Reader beware: this post is part of the older "Objective-C era" on Cocoa with Love. I don't keep these articles up-to-date so the code may be broken or superceded by newer APIs. There's some good information but there's also some opinions I no longer endorse – keep a skeptical mind. Read "A new era for Cocoa with Love" for more.
This week, I present a sample application that streams and plays an audio file from a URL on the iPhone or Mac. I'll show how the application was written by expanding upon Apple's AudioFileStreamExample, including a work-around for an Audio File Stream Services' crash bug when handling streaming MP3s.
Update (2009-06-17): I have written a new post detailing and fixing the problems in this implementation titled: Revisiting an old post: Streaming and playing an MP3 stream.
Playing an MP3 stream seems like it should be a straightforward task that the Cocoa APIs would handle easily. Unfortunately, the normal approach to handling media (i.e. "Let Quicktime Handle It") fails here — a quick attempt to play streaming MP3s in Apple's QTKitPlayer example results in a few seconds of no response, followed by a "-2048" error.
Of course, there's a way to play an MP3 stream without using QTKit. I'll show you how and the final result will be a sample application that looks like this:
Since I link to their stream by default in the application, I should probably point out that Triple J is an Australian radio station.
You can download:
Update (2009-06-17): The location of the code has changed. The new, updated version of the code is now located at AudioStreamer (you can also browse the source code repository). The same repository includes both iPhone and Mac versions.
There is probably a way to make QTKit play streaming MP3s. I decided to go a different way instead.
In Mac OS X 10.5 (Snowless Leopard), Apple introduced the AudioToolbox framework which contains the Audio File Stream Services and Audio Queue Services that we'll use to solve the problem. These are pure C APIs: not as clean and simple to use as the Cocoa Objective-C APIs, but once written, should get the job done.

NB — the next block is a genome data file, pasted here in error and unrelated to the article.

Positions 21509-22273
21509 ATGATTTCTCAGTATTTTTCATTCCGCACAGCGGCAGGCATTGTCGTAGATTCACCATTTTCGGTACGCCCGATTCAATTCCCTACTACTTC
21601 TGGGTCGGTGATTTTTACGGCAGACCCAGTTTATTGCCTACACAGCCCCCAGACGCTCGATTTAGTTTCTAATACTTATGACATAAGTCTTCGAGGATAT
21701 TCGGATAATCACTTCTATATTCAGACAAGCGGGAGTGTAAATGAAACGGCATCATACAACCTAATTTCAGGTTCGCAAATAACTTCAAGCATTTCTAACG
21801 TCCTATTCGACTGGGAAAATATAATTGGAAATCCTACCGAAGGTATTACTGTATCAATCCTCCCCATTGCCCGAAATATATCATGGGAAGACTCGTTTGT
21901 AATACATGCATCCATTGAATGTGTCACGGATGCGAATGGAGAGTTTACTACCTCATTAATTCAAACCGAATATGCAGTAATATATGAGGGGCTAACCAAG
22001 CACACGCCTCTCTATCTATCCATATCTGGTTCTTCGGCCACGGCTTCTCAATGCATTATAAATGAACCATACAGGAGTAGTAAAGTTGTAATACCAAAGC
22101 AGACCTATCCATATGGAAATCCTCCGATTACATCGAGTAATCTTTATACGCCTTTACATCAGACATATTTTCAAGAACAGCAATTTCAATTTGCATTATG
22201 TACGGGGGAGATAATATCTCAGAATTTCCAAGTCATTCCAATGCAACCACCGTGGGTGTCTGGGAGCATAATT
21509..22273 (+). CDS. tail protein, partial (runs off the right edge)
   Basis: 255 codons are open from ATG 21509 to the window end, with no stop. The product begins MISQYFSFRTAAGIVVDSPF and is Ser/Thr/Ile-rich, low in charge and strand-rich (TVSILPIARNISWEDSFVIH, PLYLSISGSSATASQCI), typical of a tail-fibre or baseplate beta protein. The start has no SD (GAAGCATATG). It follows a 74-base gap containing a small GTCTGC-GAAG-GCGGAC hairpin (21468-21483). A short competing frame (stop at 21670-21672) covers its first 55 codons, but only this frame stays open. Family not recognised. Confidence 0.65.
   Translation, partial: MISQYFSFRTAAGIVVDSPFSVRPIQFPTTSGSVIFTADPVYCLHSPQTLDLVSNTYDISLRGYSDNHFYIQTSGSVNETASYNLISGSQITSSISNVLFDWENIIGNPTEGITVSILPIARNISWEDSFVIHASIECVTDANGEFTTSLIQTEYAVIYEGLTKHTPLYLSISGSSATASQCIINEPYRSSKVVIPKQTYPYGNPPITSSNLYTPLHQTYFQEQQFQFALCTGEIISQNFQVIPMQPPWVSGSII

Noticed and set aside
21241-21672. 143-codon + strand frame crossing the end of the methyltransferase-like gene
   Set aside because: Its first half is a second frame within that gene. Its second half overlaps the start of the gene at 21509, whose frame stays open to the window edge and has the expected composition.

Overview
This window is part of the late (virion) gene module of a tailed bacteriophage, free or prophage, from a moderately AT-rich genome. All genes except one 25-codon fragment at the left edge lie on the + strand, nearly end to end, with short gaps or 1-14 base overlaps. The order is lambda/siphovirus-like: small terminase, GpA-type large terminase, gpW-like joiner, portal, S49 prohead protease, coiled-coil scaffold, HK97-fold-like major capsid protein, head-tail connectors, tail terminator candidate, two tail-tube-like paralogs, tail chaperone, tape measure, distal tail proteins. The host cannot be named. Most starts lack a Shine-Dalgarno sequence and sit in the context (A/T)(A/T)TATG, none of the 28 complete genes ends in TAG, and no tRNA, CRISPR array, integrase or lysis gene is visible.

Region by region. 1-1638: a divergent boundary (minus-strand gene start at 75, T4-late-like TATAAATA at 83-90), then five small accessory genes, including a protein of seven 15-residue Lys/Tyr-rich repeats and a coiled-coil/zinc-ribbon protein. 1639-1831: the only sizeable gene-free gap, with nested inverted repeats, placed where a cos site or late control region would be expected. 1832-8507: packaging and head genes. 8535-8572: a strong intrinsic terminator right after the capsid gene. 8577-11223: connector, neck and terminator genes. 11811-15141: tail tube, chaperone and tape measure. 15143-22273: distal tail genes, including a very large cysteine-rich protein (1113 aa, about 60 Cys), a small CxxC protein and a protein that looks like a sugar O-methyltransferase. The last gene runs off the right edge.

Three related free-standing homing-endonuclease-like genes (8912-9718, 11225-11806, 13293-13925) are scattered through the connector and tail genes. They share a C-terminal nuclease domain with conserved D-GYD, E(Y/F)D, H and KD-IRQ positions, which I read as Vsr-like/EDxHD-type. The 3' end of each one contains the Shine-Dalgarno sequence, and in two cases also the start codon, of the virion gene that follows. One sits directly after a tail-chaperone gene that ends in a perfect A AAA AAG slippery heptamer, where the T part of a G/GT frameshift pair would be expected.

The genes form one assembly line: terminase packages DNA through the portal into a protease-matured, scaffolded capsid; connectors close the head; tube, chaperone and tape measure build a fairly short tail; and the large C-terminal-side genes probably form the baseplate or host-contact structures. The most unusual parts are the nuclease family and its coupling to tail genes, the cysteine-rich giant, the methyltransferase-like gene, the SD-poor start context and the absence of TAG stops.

Audio File Stream reads the raw bytes and finds audio packets within them. The Audio Queue takes packets and plays them on the sound hardware. Between the two, they should handle streaming playback.
At the moment, the AudioToolbox doesn't have any beginner-friendly "Guide" documentation. The only detailed introduction is the afsclient.cpp file in the AudioFileStreamExample that Apple provide (you'll find it in /Developer/Examples/CoreAudio/Services/AudioFileStreamExample).
Sadly, this example is missing a few things to make it work as a proper player:
- Doesn't wait for audio to finish (the program quits when the data finishes loading, not when it finishes playing)
- Never plays the final audio buffer
- Only plays variable bit-rate data
- Doesn't provide "hints" about the data format (many file types won't be recognized)
Addressing the issues
Waiting until the playback is finished
Immediately after the Audio Queue is created in the MyPropertyListenerProc, you can add a listener to the kAudioQueueProperty_IsRunning property of the Audio Queue. This will allow us to determine when playback has started and (more importantly) when playback has properly finished.
With this in place, we can implement the MyAudioQueueIsRunningCallback function and use it to wait until the audio has finished playing before we exit the program.
The documentation doesn't point it out but the MyAudioQueueIsRunningCallback function will not be called when the audio stops unless the thread from which the stop was issued has a run loop (e.g. call CFRunLoopRunInMode in a loop while waiting for completion).
Play the final audio buffer
This is a simple problem. All that is needed is to call the MyEnqueueBuffer function once more, after the data has finished loading, to ensure that the buffer in progress is sent to the Audio Queue. It may help to flush the queue as well.
Handle CBR data too